How to use an emergency whistle

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Emergency whistles are a prime example of a simple safety tool with a potentially life-saving impact. The sound of a whistle can travel much further and requires less energy than shouting, allowing you to signal for help over long distances in low visibility.

To call for help using a survival whistle, either use three three-second blasts (the international whistle code for help), or whistle SOS with three short, three long, then three short blasts.

Emergency whistle

What is an Emergency Whistle?

An emergency whistle is a small, powerful tool designed to attract attention in critical situations. Unlike a regular whistle, an emergency whistle is engineered to produce a loud, piercing sound of over 100 decibels that can be heard over long distances and through dense environments like forests or urban landscapes. This distinctive sound is indispensable during emergencies, especially in scenarios where visibility is low.

The effectiveness of an emergency whistle lies in its simplicity and reliability. Due to its compact size, it’s easy to carry around, often attached to a keychain, backpack, or worn around the neck. Personally, I like to keep one in my first aid kit, so that I cannot forget to take it.

Whistle Signal Codes

There are two systems for whistle signals:

International Whistle Codes

International whistle codes are recognized internationally and are designed to convey clear, simple messages in emergency situations. The most common codes are based on the number of whistle blasts, each of which should last 3 seconds:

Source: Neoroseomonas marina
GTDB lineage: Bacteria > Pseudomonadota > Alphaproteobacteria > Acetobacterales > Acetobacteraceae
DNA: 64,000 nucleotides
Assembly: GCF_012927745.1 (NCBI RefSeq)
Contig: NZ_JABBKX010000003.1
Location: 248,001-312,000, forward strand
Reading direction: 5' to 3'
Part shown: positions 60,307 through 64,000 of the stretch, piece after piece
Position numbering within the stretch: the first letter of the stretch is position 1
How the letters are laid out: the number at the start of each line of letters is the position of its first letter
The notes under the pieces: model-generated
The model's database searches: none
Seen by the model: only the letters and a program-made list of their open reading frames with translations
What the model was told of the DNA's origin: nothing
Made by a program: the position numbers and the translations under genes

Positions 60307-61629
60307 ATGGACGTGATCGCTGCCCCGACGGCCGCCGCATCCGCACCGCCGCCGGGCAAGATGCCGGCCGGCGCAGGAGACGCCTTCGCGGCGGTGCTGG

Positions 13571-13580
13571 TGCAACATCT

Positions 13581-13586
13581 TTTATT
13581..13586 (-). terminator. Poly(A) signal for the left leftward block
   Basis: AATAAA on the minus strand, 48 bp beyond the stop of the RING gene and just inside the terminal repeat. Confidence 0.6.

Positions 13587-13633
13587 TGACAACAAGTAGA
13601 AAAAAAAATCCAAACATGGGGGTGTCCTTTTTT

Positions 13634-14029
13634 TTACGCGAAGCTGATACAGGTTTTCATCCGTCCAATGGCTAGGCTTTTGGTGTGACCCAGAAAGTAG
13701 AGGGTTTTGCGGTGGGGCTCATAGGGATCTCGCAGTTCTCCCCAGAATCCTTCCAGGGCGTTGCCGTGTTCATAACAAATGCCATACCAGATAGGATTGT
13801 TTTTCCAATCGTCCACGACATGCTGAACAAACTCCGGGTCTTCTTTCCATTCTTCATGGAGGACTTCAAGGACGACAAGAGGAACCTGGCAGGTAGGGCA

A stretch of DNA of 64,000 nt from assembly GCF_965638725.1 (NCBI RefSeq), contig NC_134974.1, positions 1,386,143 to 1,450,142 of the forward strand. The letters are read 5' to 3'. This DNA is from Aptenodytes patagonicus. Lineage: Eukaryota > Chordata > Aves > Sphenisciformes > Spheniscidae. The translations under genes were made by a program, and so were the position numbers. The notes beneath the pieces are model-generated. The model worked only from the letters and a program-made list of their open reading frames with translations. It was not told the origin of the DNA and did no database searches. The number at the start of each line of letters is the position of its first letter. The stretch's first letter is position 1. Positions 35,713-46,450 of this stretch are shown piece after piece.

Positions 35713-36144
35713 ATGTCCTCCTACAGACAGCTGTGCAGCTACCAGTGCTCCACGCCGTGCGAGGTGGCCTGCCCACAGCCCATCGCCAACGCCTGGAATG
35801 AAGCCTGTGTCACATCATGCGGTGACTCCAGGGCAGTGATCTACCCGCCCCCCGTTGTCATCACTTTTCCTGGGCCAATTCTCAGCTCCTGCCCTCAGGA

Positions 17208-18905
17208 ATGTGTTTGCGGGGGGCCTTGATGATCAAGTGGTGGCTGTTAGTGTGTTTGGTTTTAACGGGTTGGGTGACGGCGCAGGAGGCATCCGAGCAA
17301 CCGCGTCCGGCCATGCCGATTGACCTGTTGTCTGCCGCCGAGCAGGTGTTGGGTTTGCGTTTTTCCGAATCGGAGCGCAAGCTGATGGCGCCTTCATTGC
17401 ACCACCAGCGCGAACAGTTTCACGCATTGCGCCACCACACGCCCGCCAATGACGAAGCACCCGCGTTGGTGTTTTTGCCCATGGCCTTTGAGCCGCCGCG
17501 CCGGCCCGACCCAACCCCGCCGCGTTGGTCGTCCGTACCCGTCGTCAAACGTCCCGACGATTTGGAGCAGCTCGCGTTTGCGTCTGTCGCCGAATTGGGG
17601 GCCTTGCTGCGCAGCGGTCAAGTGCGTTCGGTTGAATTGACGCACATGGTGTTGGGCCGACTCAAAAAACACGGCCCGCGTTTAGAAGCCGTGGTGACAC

• One Blast means “Where are you?“. It is also used as a response to any whistle signals you hear.
  • Two Blasts means “Come to me”.
  • Three Blasts is the universal signal for “Help me” or “SOS”.

Ensure the whistle blasts are regular by counting to three in your head during each; then take a short breath between blasts.

Morse Code

If you need to relay more information, Morse code can be used with an emergency whistle. Morse code is a method of encoding letters as standardized sequences of two different signal durations, called dots (one unit long) and dashes (three units long). One unit can be one second, for example. Here’s how you can use Morse code to call for help with a whistle:

  • SOS: The Morse code for emergencies is “SOS” (· · · — — — · · ·), which stands for “Save Our Souls” or “Save Our Ship.” This is signaled by three short blasts (dots), three long blasts (dashes), followed by three short blasts. It’s an internationally recognized distress signal, not just for ships and aircraft, but also for individuals in dire situations.

Using Morse code with an emergency whistle requires practice, as timing is important to ensure the message is conveyed correctly. However, in situations where the basic whistle codes are not sufficient, Morse code offers a more detailed way to communicate.

morse code alphabet
Morse code alphabet. Source: Wikipedia.

What to Use as an Emergency Whistle?

Ideally, you should carry a dedicated emergency whistle. These whistles are specifically designed to produce loud, high-pitched sounds that can travel long distances. They are often made from durable materials like plastic or metal, ensuring they work in various weather conditions and environments. Many emergency whistles also feature a pea-less design, which means they don’t have the small ball inside that can freeze or jam in cold weather, making them more reliable.

Some backpacks, particularly those designed for hiking or outdoor sports, come with a whistle incorporated into the buckle. This design is ingenious as it ensures that the whistle is always readily available and reduces the chance of losing it. However, I have found these incorporated whistles to not always be as loud and efficient as the specialized ones, so I still carry a backup.

Whistle integrated into backpack buckle

If you find yourself in a situation where you don’t have a dedicated emergency whistle with you, you can improvise and fashion a whistle from a stick. This requires some knowledge of how to carve the stick properly to create a sound chamber and a mouthpiece; and the sound produced may not be as loud or as piercing as a standard emergency whistle, so don’t rely on this method.

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